Gorilla ‘Baby Boom’ Is Happening In Uganda’s Bwindi Impenetrable National Park
While it might feel like the world is all doom and gloom at the moment, there’s some good news coming out of Uganda, where two new baby gorillas have been born in the same national park.
The babies were born in Bwindi Impenetrable National Park in July to separate groups of gorillas – the Mubare group and the Oruzogo group – as part of a gorilla ‘baby boom’ in the protected forest popular with tourists.
Rafiki went missing on June 1 and was found dead the very next day. A Ugandan man was arrested in connection to his death on June 4, while in possession of several hunting items. However, he told investigators he killed the gorilla in self-defence.
Bashir Hangi, a spokesperson for Uganda Wildlife Authority, said, as per the New York Times:
For us it’s a sign of relief. We lost one. We got two. But, of course, losing one is bad enough.
According to the International Union for the Conservation of Nature, mountain gorillas are still regarded as endangered species. Up until November 2018, they were classed as critically endangered, which means the population is growing slowly, but surely.
The number of mountain gorillas across Eastern Africa has dropped dramatically during the past century as a result of poaching, illness and human encroachment. In recent years, some of Uganda’s gorillas have died of natural causes, some have fallen from trees, while others have died after battling for territory or dominance. Another major threat to the beautiful creatures has been poaching.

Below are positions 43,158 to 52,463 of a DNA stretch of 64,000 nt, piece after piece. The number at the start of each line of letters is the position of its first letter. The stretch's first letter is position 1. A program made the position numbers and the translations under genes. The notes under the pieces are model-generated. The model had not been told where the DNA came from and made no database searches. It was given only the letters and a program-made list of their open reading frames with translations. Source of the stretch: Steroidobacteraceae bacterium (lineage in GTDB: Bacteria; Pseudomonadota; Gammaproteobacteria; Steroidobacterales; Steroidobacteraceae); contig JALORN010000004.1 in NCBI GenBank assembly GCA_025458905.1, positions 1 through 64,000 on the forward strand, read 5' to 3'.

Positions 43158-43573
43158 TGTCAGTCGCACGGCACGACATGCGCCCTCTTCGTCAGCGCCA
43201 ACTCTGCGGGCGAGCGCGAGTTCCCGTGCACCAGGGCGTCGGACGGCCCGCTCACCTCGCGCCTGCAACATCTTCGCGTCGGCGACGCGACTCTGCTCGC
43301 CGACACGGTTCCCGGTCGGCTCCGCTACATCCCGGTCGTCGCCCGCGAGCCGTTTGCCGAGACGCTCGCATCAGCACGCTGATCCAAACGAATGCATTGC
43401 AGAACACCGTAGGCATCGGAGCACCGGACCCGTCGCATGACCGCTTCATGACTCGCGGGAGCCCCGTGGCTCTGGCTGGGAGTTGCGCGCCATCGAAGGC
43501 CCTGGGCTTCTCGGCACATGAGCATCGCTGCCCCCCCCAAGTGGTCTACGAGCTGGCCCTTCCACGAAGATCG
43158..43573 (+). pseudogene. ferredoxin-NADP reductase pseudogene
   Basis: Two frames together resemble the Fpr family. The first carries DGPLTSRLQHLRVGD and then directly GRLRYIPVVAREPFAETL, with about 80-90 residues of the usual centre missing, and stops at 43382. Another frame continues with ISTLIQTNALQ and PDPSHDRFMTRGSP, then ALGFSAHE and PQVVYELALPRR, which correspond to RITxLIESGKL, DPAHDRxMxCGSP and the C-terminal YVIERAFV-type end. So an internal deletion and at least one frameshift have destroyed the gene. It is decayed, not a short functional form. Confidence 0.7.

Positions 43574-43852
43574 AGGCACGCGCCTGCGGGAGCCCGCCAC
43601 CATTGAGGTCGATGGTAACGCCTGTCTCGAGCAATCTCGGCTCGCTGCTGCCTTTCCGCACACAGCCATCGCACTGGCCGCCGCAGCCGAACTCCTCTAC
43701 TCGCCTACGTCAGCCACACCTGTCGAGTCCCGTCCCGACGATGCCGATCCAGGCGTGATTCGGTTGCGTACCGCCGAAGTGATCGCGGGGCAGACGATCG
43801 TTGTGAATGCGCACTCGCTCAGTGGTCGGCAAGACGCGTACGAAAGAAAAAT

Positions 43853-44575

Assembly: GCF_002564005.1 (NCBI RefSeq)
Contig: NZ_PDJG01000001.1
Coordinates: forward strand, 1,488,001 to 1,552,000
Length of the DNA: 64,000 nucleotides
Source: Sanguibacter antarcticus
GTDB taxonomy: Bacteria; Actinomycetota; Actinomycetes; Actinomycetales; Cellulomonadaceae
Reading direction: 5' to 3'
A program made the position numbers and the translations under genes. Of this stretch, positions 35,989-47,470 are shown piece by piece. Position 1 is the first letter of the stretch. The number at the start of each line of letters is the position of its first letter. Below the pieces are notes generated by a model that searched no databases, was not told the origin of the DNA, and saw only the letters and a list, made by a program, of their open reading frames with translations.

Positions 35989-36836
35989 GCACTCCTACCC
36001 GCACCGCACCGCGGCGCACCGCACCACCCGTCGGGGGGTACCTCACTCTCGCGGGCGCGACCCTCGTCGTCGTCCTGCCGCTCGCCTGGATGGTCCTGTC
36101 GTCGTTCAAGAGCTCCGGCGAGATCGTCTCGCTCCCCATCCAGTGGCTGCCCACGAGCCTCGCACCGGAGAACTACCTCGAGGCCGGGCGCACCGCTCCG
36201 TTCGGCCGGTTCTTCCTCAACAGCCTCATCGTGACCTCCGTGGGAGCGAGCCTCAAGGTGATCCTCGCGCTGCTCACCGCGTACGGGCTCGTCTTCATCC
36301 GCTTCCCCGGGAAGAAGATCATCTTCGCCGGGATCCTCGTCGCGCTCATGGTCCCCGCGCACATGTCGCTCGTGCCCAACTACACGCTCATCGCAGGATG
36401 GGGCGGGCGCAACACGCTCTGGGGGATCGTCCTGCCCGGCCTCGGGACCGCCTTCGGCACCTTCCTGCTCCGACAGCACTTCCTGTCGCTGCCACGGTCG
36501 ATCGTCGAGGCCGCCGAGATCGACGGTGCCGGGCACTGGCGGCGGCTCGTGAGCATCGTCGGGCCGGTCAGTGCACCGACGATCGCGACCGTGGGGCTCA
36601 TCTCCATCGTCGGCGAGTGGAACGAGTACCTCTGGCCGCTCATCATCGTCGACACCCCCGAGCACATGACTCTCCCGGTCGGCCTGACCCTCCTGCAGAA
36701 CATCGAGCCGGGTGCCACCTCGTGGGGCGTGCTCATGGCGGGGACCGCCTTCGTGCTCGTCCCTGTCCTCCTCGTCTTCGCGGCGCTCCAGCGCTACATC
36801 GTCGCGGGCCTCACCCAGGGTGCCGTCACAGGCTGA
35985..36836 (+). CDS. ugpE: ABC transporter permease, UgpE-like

There’s estimated to be around 1,000 mountain gorillas living in protected areas in Uganda, Rwanda and Congo, as they draw in a lot of tourism revenue in these particular areas. This is because a gorilla tracking permit costs $600 in Uganda, and thousands of tourists pay this every year. Trackers can cost up to $1,000 in Rwanda.
This money is essential in allowing authorities to adequately protect the animals, by investing in anti-poaching activities and helping local communities.
Sadly, many animals have been left vulnerable in recent months, as the pandemic has dramatically cut the number of tourists visiting the areas, which has raised concerns over how to best protect these vulnerable animals.
The birth of these two new baby gorillas is a beautiful sign of hope for the future.
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